Saturday, November 06, 2010

100 Days of Fantasy: Day 84

This is an ongoing series looking at books that have influenced me as a fantasy author.

The Girl Who Loved Tom Gordon
by Stephen King

The Girl Who Loved Tom GordonThe Girl Who Loved Tom Gordon is a small novel. Not only is it a short novel, a little larger than a novella, but it is small in scope. At least compared to many of the works of its author, Stephen King, who has been known to pen many a lengthy tale, sometimes into the thousands of pages.

I read an interview with King once in which he said something along the line that he wrote two types of novels, one with the focus upon a single character and another which focused upon many characters.

The Girl Who Loved Tom Gordon focuses upon one character, 9-year-old Trisha. The plot is quite simple. During a hiking trip with her mother and brother, Trisha becomes lost in the deep woods. Her story is one of survival.

But it's also a bit more than that. For an adult, this would be a story about madness, the madness of facing one's imminent death while stranded in an isolated place with little food, water, shelter or protection of any kind. For Trisha, the tale borders on madness, but is more about a child's willingness to adapt and overcome one's own fears.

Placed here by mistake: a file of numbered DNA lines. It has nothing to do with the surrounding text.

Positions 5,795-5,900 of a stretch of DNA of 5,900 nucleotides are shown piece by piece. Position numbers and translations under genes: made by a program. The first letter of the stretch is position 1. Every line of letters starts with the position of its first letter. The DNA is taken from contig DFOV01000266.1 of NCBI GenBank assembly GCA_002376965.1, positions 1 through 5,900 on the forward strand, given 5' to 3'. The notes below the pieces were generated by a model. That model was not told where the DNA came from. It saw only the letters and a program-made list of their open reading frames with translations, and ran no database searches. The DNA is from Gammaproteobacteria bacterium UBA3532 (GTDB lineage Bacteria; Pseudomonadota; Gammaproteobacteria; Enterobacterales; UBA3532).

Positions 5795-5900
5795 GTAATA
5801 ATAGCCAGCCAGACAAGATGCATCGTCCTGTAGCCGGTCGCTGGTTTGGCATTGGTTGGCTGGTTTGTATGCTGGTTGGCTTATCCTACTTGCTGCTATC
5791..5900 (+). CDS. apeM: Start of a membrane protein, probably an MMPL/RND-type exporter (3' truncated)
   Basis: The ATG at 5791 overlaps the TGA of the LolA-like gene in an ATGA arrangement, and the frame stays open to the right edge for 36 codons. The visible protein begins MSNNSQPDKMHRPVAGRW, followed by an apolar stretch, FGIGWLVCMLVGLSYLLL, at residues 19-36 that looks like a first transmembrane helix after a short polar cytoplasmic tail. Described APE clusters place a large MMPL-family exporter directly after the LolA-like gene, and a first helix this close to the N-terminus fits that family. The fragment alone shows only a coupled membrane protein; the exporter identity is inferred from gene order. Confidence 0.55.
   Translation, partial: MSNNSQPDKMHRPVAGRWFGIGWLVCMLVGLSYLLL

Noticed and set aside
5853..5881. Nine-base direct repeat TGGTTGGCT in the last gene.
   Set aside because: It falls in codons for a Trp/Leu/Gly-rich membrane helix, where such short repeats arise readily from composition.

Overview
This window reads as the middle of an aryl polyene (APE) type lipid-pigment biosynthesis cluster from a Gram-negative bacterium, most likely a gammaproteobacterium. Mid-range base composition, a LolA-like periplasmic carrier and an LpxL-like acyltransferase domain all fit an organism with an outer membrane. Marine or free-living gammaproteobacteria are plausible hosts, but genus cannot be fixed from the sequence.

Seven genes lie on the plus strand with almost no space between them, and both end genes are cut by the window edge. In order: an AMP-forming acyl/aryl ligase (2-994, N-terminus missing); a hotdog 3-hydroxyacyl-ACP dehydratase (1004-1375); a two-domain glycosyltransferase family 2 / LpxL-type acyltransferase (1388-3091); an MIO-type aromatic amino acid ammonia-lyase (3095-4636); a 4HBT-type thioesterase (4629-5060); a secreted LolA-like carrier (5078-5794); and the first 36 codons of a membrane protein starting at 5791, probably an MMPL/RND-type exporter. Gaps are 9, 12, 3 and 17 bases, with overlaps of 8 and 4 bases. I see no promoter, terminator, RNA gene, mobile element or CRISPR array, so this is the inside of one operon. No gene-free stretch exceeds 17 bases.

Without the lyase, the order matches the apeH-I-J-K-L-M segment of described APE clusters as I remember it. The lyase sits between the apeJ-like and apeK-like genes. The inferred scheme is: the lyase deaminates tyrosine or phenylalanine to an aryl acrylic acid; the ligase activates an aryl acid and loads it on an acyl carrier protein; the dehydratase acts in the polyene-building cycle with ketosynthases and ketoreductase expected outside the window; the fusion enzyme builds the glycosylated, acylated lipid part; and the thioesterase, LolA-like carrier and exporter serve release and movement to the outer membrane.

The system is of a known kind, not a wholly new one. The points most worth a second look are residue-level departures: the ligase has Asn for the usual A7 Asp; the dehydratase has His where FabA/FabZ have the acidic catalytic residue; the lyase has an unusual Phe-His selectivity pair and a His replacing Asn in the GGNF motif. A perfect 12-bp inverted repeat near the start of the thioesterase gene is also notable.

This is by no means one of King's most popular novels. In truth, I've run across a number of his fans who detest this book. I'm not one of them. Actually, I think it's one of the best things he wrote in the 1990s, the book itself having been released in 1999.

Why do I like this book so much? Despite the darkness it sinks into, especially concerning a child, it is in the end one of the most uplifting tales I've ever read. It is about the spirit of survival in all of us, a spirit of survival that focuses upon the humanity in all of us, not because of ties to any particular nation or religion or what-have-you. It is a novel of high spirits, of the links that can bring all of us together as human beings.

That is why I love this book.

And since it concerns a child, I'll let the reader know that despite the horrific elements of this tale, it is one most appropriate to a child. Should you read it to your own kid? Well, read it yourself and judge for yourself. I personally wouldn't have a problem reading it to a 10-year-old, but I tend to think kids are much more versatile than most of us give them credit. But then, I don't have kids of my own, so who am I to say?

Oh, and if you need to know who Tom Gordon is, he was a professional baseball player, at one time a pitcher for the Boston Red Sox, of which King is a huge fan. And yes, he is quite important to this story. Not as a character, but as a figure of myth, as someone to believe in, almost as an Arthurian figure in some ways, or perhaps a Merlin figure would be more appropriate.

Up next: Foundation

1 comment:

Charles Gramlich said...

Much of the time we seem to be sympatico on books, but not in this case. I really didn't care for this book at all. It was short but I think the content was really a short story and would have been better at just a few thousand words. I thought I would have gotten caught up by the character but it didn't happen. Maybe too much else was going on in my life at the time.